As noted by Jonathan Hiskes from Grist.org the other day, in the aftermath of the 40th anniversary of Earth Day, it was a hard week and month for the planet. Hiskes remarked that there was a “confluence of terrible, horrible, no-good, very-bad events, rounding up what has to be the most disheartening “Earth Month” ever, “brought to you by the fossil-fuel industry” (http://bit.ly/dgFrBa). There is no doubt that mining of coal, deep water extraction of oil reserves in the Gulf, and even off-shore wind development have had their dark days or have met with stiff resistance. Risky operations can have “unintended consequences”, and that is just fine so long as adequate protective measures are in place…and followed.
There are plenty of places to read more about these unfortunate and potentially devastating events. Blame has been thrown in all directions. I myself have been quite vocal in recent weeks about the potentially complicit nature of Massey Coals (mis) management which may have led to the unnecessary deaths of the two dozen West Virginia miners last month. Each safety or environmental accident may in its own right be a “game changer”. The great political sage, Daniel Schoor ( National Public Radio), in discussing the wealth of political issues facing Washington politicians this year, asked earlier in the week, “What price energy? “(On Hill, Toughest Debate Is Often What to Do First http://n.pr/aqNR2g) Is it forty miners and roughnecks dead, or countless soldiers protecting oil “interests” in far away wars?
There are more examples. A slower “unintended consequence” of the housing boom (and bust) is the unchecked soil erosion from abandoned construction sites and impacted water quality. Pick any corner of the country and there are mini-Grand Canyons popping up from on-going runoff problems at construction sites that are in foreclosure or bankruptcy. In California, where I advised on construction site soil and storm-water management, laws and protections were put in place to address these issues. Yet enforcement and cost recovery continues to be weak and require constant vigilance and draining of already thin public resources. States or local jurisdictions, or the banks holding the properties in foreclosure have been left to take care of these orphaned properties.
Who Loses When Risk is Not Managed?
I have no doubt that there has been a central breakdown in process risk management, commonly used by organizations to establish procedures to safely manage the greatest of uncertainties of its daily operations. This means that if a company is going to drill a mile under the Gulf of Mexico, they should FIRST make certain that all possible failure scenarios are identified, evaluated, tested and implemented, before that first barrel of oil is extracted (see a recent guest post on Solve Climate entitled“ A Dangerous Life Miles from Land and Focused on One Thing: Black Gold” at http://bit.ly/aC1TkK and 2003 oil industry report that warned blowout preventer problems weren’t being fixed http://bit.ly/bEBI05). While it’s vital that 24 hour protocols be applied to day-to-day activities that may be a threat to environmental well-being, unforeseeable events involving human error or equipment failure must be managed too.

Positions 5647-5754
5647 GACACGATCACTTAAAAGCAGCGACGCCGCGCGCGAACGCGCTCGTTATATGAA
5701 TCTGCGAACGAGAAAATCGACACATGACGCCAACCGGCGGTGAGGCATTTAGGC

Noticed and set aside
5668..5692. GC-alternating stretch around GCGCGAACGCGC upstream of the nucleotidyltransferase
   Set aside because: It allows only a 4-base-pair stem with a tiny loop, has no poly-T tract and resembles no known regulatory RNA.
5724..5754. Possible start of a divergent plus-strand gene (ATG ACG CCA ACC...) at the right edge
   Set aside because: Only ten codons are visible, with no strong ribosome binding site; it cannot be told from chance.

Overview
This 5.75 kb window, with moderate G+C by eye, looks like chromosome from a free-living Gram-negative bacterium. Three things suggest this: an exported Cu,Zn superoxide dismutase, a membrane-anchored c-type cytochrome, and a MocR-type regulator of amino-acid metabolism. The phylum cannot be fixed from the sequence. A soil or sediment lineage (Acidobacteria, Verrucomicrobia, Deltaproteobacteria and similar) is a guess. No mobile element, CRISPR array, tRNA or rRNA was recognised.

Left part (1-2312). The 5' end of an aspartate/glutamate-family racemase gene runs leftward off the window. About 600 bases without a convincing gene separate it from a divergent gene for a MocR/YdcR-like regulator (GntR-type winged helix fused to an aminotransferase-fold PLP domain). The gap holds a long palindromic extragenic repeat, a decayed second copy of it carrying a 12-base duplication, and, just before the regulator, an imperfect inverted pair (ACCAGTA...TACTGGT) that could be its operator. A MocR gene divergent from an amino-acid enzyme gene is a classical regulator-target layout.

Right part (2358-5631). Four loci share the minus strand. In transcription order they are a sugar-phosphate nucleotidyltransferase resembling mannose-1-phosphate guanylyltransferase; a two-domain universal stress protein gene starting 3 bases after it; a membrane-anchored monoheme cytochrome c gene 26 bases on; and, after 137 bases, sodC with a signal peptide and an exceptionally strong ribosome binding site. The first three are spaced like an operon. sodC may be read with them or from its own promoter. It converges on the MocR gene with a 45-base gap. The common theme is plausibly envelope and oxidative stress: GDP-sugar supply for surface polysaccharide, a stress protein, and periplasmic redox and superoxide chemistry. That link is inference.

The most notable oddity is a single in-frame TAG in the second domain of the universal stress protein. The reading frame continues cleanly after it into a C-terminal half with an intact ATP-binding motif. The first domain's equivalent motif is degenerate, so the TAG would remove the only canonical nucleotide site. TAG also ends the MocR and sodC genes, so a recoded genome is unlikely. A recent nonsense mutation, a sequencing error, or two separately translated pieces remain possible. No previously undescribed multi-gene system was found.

In each of the recent events, inadequate steps have been put in place to 1) evaluate “worst case” impacts associated with catastrophic failures of equipment or systems; 2) establish policies and program to mitigate short and long term environmental risk factors and 3) assure that there are financial cushions (cleanup and reclamation bonds, for instance) that continue to hold those liable before they can run or hide.
- Control – lower the probability of the risk event occurrence.
- Avoid – eliminate the opportunity for the risk to occur.
- Assume – acknowledge a future risk event & accept the potential consequences without efforts to control it.
- Transfer – reduce the risk exposure by reallocating the risk from one part of the system to another part.
It would seem that despite BP’s, Massey’s or other company’s claims to know their own business, they employed short-sighted risk management, ignoring possible “unintended consequences”, dropping their eyes on the ball and leading to the resultant safety and environmental impacts. I would not say this if this was a one-time situation. But in both company’s cases, repeated safety and environmental violations over the years (and many deadly and environmentally catastrophic accidents) suggest just this.
Non-routine accidents or incidents in dangerous working conditions (whether a mile under a mountain or under the sea) must be thoroughly re-evaluated. Risk management processes must revisited now to further lower or eliminate worker safety and environment damages. Anything less creates unacceptable risk.
In my next post I will describe what process risk management is all about (see below) and what organizations can do to analyze, assess and plan for that “unintended consequence”.